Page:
The English setter named Bob went about its business and George Eisiminger dutifully followed. Another walk around the block in a place once below an ancient sea.
Rains had troubled Wathena, Kansas, those August days, “a good wash,” as Eisiminger put it. A ditch not far from his house had swelled, then receded. He looked down into the darkened ground, and something caught his eye.
“It showed up white, about the size of a half-dollar to a silver dollar. Kind of mushroom shaped, and I could see striations on it,” he recalled.
He plucked it from the ground, examined it and took it home. Eisiminger figured it to be a piece of petrified remains, and he considered who might know.
It would take only weeks to get his answer. What he actually found, according to the University of Kansas Natural History Museum, was a piece of fossilized coral, a remnant of the ocean that stood over his native ground hundreds of millions of years ago.
“You don’t have to travel the world to find interesting things,” Eisiminger said.
Geologists have long known that the land constituting North America’s Great Plains had, maybe 540 million years ago, begun to see the formation of inland seas. These were the Paleozoic and Mesozoic eras.
In the layers of sediment below, limestone, shale and sandstone would capture marine life for eons.
Though Kansas remains at least 600 miles from any salt water body, the state has produced a lode of scientific evidence about the region’s prehistoric past.
Just last month, scientists published research in the Journal of Vertebrate Paleontology about a skeleton and teeth found in north-central Kansas belonging to a long-extinct shark, about 91 million years old.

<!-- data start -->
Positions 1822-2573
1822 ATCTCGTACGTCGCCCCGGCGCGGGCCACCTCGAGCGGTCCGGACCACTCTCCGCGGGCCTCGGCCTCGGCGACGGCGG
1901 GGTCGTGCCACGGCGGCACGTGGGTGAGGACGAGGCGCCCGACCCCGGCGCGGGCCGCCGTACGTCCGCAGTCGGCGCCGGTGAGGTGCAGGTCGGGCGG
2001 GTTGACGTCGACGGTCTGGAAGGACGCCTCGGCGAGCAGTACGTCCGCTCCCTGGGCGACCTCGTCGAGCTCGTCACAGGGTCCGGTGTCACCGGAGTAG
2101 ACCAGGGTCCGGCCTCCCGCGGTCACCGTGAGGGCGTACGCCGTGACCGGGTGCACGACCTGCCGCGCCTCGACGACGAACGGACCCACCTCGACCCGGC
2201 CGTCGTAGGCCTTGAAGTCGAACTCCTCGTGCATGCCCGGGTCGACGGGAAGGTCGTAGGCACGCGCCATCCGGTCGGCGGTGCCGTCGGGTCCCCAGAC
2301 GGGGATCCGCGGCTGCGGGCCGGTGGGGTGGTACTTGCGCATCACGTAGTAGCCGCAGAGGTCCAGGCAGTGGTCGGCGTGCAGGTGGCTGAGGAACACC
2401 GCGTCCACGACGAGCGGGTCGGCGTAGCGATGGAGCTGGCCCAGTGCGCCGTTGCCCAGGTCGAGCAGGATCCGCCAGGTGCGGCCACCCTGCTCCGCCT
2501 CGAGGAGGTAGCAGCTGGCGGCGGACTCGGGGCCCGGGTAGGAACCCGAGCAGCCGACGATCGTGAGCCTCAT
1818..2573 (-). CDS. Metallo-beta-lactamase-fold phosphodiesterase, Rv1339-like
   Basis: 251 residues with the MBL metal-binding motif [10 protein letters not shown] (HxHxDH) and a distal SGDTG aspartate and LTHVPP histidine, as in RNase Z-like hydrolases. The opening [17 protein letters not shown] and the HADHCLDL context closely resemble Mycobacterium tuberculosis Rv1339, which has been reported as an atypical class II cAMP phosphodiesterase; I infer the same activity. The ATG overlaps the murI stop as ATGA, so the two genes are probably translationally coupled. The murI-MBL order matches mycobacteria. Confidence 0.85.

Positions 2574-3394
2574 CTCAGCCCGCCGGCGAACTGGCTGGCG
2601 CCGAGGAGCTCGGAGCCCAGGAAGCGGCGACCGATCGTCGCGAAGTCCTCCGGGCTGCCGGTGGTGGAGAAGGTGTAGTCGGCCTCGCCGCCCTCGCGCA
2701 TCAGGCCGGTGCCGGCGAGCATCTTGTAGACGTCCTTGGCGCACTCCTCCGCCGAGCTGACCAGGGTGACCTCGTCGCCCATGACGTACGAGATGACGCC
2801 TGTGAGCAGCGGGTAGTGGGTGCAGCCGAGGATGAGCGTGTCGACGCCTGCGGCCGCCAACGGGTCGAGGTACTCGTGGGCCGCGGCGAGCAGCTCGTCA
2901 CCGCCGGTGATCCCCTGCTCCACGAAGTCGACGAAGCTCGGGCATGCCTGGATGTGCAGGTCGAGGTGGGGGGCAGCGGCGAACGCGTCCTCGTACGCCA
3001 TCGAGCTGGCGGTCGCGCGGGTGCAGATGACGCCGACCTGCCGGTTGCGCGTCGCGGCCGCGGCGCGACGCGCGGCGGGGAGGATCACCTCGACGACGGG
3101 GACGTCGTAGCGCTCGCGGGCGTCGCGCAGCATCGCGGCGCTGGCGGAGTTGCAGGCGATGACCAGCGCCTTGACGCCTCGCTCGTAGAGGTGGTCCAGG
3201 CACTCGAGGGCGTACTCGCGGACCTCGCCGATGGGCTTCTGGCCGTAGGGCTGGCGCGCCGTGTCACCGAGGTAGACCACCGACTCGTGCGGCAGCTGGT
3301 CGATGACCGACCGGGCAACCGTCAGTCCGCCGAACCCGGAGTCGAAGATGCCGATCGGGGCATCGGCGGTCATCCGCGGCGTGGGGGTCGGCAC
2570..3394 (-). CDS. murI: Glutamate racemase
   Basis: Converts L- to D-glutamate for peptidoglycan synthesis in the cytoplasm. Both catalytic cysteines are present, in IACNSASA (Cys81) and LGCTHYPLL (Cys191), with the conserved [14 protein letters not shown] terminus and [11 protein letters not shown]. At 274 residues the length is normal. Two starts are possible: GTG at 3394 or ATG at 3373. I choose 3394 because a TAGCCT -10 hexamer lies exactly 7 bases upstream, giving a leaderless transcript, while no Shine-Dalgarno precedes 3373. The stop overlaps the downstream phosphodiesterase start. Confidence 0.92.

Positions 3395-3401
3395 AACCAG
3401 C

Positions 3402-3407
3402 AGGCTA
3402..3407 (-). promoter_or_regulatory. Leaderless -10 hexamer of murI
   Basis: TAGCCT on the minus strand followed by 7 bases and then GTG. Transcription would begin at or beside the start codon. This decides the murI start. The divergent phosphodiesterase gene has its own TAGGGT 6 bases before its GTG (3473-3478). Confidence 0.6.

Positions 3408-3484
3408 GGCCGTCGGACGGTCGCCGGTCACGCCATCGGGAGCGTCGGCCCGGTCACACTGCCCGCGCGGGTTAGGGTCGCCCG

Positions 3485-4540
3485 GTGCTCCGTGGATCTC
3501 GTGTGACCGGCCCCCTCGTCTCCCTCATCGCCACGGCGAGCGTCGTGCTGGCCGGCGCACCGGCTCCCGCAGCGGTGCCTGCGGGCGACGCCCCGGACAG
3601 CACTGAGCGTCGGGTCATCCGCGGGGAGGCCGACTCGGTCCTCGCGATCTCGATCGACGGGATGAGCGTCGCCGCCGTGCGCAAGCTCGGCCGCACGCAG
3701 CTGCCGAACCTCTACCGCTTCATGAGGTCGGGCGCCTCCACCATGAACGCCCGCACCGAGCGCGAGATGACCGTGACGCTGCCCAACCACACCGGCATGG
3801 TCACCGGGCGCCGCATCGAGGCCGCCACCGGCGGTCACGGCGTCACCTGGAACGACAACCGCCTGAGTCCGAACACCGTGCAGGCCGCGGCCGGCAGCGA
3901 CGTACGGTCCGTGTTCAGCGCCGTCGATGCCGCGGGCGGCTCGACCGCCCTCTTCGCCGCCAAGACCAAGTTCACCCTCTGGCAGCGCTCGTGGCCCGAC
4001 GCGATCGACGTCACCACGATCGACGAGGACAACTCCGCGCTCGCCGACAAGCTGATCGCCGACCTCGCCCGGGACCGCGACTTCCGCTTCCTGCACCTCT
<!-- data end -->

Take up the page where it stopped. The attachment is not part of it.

Eisiminger turned to the Natural History Museum in Lawrence. A request came to send a picture. The Wathena man, who prefers a path apart from technology, said he would just mail it.
“I said, ‘I don’t want the thing back,’” he said with a laugh. “I don’t want it in my house if it’s some ancient ancestor’s bone.”
He scouted around for a means of shipping the item and figured a sealed-up toilet-paper roll would work. “I figured it was as good a package as anything,” Eisiminger said. “It worked. It got there.”
Eleanor E. Gardner, the outreach and engagement coordinator at the museum, responded.
“What you found is actually not petrified bone, but rather a piece of fossilized coral,” she said. “These extinct animals were solitary corals that had a horn-shaped chamber with a wrinkled wall.”
The rock layers found in Wathena and throughout Kansas, she added, “date to approximately 315 million years old when Kansas was underneath an ancient ocean. Therefore, you found a fossil horn coral that is older than the dinosaurs.”
Eisiminger grew up in the Wathena area, the flood of 1952 driving his family off the farm and into town. He served in the Marines from 1969 to 1973, and he lived away from Northeast Kansas for about 20 years, working for the Army and Air Force as an ammunition inspector.
A hunter and arrowhead finder most of his life, Eisiminger said he has located plenty of items from times gone by, but the fossil information came to him as a surprise. He wanted the Natural History Museum to keep the artifact, not discounting that he could find another in the future.
“I’ve lived an outdoorsy life,” he said. “I like to drive around and look at wildlife. It’s all free. Why not?”